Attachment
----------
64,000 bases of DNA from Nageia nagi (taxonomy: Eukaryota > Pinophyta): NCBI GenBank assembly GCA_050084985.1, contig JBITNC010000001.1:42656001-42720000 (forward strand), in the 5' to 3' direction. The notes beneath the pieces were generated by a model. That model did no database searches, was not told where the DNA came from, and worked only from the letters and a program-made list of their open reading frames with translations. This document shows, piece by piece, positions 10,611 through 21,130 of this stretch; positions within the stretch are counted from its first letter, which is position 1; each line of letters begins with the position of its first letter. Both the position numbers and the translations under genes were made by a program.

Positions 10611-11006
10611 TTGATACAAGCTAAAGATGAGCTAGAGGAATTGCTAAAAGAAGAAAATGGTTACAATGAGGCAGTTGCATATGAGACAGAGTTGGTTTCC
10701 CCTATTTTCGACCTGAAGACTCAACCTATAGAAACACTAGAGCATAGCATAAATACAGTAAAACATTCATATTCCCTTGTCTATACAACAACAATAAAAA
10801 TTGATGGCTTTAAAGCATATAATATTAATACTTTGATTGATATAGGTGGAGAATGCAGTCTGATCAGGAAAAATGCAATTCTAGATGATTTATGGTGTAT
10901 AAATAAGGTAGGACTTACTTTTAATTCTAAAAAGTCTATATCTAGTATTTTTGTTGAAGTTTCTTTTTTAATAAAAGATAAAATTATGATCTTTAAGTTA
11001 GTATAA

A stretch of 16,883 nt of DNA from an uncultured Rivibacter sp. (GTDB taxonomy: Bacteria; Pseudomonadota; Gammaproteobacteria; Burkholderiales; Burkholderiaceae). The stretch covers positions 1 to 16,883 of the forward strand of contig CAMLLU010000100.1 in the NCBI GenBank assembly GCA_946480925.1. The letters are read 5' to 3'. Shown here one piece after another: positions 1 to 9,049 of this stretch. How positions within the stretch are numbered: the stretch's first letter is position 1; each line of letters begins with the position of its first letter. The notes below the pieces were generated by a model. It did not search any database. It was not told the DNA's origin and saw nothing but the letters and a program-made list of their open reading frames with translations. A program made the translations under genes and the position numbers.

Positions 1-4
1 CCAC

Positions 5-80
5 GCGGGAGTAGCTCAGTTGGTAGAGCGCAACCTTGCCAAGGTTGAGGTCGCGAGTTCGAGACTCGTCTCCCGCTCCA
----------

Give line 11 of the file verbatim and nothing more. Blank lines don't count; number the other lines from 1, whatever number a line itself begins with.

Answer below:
Positions 5-80